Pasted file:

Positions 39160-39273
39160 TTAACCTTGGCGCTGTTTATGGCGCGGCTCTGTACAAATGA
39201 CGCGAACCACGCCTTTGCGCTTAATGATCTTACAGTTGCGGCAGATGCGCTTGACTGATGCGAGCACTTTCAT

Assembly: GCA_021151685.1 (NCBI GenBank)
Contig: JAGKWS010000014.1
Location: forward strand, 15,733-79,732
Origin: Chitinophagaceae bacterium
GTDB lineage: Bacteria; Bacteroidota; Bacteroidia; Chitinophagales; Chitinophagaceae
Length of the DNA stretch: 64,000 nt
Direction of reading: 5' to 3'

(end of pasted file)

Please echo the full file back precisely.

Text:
Positions 39160-39273
39160 TTAACCTTGGCGCTGTTTATGGCGCGGCTCTGTACAAATGA
39201 CGCGAACCACGCCTTTGCGCTTAATGATCTTACAGTTGCGGCAGATGCGCTTGACTGATGCGAGCACTTTCAT

Assembly: GCA_021151685.1 (NCBI GenBank)
Contig: JAGKWS010000014.1
Location: forward strand, 15,733-79,732
Origin: Chitinophagaceae bacterium
GTDB lineage: Bacteria; Bacteroidota; Bacteroidia; Chitinophagales; Chitinophagaceae
Length of the DNA stretch: 64,000 nt
Direction of reading: 5' to 3'